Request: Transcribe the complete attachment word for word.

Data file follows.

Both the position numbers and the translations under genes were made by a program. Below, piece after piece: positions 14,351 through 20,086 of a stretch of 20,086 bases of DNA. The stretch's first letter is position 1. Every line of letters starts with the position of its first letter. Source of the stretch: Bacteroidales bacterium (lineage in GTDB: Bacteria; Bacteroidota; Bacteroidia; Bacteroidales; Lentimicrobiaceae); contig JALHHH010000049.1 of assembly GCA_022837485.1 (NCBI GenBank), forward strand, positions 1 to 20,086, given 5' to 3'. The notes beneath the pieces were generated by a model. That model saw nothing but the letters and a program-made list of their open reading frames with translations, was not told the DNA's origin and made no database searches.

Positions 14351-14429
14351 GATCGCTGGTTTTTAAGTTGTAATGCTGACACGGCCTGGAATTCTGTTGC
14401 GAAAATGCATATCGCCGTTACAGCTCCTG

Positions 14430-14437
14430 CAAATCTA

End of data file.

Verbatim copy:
Both the position numbers and the translations under genes were made by a program. Below, piece after piece: positions 14,351 through 20,086 of a stretch of 20,086 bases of DNA. The stretch's first letter is position 1. Every line of letters starts with the position of its first letter. Source of the stretch: Bacteroidales bacterium (lineage in GTDB: Bacteria; Bacteroidota; Bacteroidia; Bacteroidales; Lentimicrobiaceae); contig JALHHH010000049.1 of assembly GCA_022837485.1 (NCBI GenBank), forward strand, positions 1 to 20,086, given 5' to 3'. The notes beneath the pieces were generated by a model. That model saw nothing but the letters and a program-made list of their open reading frames with translations, was not told the DNA's origin and made no database searches.

Positions 14351-14429
14351 GATCGCTGGTTTTTAAGTTGTAATGCTGACACGGCCTGGAATTCTGTTGC
14401 GAAAATGCATATCGCCGTTACAGCTCCTG

Positions 14430-14437
14430 CAAATCTA